HomeTechnologyApple and Google could face big fines under the UK's new digital...

Apple and Google could face big fines under the UK’s new digital consumer law

The UK’s Competition and Markets Authority (CMA) has introduced a new bill that would allow it to impose multi-million-dollar fines on major tech companies like Apple for breaking its rules.

The multifaceted bill is designed to promote competition and protect consumers by giving the CMA the authority to address “excessive dominance” by technology companies, according to a government press release.

Tech companies deemed to have “strategic market status” in key digital services will have to abide by its rules or the agency’s Digital Markets Unit (DMU) could slap significant fines on them.

The CMA has not named which companies with “strategic market status” it will be monitoring, but a threshold will apply, meaning only companies with global turnover above £25bn, or UK turnover above £1bn will be in scope, so Apple, Google and Amazon are likely to fall under this definition.

The government said the DMU could require such companies to be more transparent about how their app stores and review systems work, and the agency would have powers to open up a specific marketplace depending on the situation. For example, Apple could be told to allow iPhone and iPad users to download apps from alternative app stores, or if it’s a search engine like Google, they could be forced to open up their data to rivals.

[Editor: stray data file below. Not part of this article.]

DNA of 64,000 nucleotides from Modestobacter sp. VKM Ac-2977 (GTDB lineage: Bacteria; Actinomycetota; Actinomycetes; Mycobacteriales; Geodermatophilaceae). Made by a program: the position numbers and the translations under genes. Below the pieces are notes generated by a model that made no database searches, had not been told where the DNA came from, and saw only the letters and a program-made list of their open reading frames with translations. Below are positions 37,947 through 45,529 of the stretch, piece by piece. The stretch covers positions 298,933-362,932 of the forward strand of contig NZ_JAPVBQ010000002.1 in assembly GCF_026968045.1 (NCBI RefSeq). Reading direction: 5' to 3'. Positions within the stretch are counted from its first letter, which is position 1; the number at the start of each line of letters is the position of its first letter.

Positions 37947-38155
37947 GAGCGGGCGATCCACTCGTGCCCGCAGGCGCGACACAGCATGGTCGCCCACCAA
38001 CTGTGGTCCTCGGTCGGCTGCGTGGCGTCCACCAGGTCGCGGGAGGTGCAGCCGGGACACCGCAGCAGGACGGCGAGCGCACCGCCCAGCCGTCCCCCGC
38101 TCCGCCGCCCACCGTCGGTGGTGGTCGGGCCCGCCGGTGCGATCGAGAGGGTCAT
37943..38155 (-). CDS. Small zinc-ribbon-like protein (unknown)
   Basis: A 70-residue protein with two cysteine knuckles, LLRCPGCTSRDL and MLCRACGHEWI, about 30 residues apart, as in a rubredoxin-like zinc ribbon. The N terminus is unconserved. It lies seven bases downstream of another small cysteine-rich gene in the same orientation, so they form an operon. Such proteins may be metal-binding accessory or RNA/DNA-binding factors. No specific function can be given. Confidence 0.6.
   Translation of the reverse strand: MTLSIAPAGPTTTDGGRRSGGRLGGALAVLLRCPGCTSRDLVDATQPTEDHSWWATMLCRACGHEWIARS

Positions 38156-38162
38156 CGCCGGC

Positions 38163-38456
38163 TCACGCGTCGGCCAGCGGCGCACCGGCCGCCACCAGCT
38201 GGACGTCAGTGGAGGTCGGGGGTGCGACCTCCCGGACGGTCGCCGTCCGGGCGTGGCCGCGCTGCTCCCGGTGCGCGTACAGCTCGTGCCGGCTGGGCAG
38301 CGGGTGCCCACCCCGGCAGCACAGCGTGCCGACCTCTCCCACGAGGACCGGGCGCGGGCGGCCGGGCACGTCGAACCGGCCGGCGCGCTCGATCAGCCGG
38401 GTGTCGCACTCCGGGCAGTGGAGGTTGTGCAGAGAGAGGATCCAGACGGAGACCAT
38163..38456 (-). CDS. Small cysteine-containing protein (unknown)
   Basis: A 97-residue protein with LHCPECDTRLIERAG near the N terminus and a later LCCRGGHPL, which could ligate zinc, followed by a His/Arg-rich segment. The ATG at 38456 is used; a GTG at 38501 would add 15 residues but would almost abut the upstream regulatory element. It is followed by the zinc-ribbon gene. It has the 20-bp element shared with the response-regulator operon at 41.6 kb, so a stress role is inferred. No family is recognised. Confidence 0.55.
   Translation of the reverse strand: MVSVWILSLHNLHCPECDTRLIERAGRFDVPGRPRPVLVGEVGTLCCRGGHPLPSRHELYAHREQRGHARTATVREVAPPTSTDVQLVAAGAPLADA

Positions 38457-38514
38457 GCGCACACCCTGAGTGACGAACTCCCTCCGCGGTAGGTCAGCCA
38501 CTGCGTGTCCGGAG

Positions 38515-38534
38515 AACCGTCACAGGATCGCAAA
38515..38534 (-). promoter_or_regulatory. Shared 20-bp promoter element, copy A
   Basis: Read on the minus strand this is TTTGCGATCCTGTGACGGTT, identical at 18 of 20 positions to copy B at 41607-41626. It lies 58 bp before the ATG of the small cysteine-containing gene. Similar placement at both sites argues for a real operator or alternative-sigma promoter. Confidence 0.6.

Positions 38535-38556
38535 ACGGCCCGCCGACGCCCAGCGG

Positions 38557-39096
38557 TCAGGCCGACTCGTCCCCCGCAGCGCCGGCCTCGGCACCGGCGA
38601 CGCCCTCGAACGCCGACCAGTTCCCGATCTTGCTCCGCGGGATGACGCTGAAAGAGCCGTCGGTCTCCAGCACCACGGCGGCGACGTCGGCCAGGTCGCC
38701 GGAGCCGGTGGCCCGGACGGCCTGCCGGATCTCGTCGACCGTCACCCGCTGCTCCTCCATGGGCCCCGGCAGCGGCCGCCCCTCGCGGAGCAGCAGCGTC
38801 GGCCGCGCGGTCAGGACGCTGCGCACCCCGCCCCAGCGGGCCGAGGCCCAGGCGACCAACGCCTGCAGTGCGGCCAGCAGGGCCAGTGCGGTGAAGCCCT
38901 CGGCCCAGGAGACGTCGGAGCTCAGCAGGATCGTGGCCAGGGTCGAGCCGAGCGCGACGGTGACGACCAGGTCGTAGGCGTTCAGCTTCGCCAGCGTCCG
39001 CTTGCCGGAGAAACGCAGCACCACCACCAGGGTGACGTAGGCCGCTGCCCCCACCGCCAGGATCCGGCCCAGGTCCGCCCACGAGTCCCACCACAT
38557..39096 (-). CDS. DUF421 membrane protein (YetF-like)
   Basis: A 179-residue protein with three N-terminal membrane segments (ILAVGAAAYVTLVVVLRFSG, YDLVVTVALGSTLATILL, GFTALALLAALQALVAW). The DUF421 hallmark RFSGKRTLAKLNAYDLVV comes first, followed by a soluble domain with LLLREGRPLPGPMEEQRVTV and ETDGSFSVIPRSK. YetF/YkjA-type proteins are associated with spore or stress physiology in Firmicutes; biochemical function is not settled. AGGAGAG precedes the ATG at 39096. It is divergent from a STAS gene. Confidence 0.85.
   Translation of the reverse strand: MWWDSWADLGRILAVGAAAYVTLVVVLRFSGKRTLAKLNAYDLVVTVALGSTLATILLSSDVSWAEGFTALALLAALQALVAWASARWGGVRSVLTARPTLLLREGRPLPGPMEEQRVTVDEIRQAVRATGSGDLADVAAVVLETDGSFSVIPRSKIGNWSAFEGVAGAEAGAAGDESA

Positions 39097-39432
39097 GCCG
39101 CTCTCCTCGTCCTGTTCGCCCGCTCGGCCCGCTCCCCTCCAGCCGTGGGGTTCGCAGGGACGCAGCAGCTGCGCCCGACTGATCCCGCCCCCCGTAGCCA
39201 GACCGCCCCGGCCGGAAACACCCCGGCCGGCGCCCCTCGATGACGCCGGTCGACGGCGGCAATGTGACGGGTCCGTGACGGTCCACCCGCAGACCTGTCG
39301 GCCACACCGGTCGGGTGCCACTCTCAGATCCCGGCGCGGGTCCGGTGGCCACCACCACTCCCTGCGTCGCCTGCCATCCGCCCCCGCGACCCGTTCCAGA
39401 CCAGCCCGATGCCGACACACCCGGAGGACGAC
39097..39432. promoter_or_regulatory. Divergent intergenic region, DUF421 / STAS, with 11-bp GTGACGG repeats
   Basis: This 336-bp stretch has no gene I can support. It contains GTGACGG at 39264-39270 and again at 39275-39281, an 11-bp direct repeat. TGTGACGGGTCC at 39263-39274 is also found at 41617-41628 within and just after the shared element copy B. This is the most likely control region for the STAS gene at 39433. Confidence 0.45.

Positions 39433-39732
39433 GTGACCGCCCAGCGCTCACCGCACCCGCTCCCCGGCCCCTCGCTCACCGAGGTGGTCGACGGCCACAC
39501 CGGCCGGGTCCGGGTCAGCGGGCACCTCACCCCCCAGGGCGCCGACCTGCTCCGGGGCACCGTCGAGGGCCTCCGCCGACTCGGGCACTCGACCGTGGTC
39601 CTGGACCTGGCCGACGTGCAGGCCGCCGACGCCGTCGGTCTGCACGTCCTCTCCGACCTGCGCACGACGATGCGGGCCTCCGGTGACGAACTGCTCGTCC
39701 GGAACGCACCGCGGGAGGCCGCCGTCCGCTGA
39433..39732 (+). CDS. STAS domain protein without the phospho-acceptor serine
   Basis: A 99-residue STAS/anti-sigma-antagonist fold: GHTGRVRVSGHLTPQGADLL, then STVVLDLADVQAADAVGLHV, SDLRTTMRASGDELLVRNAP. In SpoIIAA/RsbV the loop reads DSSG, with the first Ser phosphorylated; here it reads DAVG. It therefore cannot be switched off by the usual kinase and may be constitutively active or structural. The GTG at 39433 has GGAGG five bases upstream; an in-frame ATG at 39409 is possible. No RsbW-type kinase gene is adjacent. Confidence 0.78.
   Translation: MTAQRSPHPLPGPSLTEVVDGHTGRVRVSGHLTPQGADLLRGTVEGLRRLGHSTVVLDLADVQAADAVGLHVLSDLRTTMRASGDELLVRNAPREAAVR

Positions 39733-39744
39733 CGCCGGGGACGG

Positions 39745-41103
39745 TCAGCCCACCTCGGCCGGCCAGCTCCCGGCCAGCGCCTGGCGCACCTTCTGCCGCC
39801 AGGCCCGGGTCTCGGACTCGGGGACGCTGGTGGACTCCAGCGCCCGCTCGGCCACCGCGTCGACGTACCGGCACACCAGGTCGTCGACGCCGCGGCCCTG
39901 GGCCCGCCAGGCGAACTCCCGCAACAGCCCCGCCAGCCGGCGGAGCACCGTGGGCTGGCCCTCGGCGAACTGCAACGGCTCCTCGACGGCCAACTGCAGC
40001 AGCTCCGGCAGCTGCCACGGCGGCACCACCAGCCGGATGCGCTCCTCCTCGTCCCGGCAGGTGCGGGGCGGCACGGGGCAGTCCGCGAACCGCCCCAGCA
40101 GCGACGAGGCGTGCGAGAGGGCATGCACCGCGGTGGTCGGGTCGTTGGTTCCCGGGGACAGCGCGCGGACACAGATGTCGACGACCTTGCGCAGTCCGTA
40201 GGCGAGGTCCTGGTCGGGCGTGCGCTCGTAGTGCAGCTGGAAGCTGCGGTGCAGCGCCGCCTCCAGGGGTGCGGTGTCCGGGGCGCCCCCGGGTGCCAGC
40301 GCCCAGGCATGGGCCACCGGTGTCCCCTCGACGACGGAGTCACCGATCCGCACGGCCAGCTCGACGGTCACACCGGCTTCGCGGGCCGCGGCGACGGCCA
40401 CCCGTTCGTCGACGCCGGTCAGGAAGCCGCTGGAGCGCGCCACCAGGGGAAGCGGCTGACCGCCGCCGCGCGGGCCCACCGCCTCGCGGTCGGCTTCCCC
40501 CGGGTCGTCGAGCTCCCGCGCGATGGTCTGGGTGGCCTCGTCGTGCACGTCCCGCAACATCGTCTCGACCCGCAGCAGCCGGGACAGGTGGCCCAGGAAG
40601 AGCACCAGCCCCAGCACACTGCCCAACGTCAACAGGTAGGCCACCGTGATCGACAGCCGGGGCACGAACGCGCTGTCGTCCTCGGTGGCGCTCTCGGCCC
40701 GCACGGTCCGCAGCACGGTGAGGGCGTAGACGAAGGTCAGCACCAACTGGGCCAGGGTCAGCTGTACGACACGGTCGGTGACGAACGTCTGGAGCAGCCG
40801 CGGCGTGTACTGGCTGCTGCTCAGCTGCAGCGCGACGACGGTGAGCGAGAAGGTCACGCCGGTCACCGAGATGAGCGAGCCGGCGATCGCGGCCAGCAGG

The legislation will also target “subscription traps”, in which companies make it difficult for consumers to cancel a contract. Under the new rules, companies will need to remind consumers when a free trial or low-cost introductory offer ends and ensure that a contract can be canceled in a cost-effective and easy way.

If companies do not comply with the rules set for them, the DMU will have the power to fine them up to 10% of their global turnover and make senior managers personally responsible for ensuring that their company complies with DMU requests. As a ballpark figure, Apple made $283 billion in revenue by 2022, so any hypothetical fine could be worth as much as $28.3 billion.

“From abuse of power by tech giants to fake reviews, scams and scams like getting caught in a subscription trap, consumers deserve better,” said Business and Trade Minister Kevin Hollinrake. “The new laws we are introducing today will allow the CMA to directly enforce consumer law, strengthen competition in digital marketplaces, and ensure that people across the country keep their hard-earned money.”

In preparation since 2021, the bill will be heard in parliament on Tuesday and the new measures will take effect after parliamentary approval, subject to secondary legislation and the publication of guidance.

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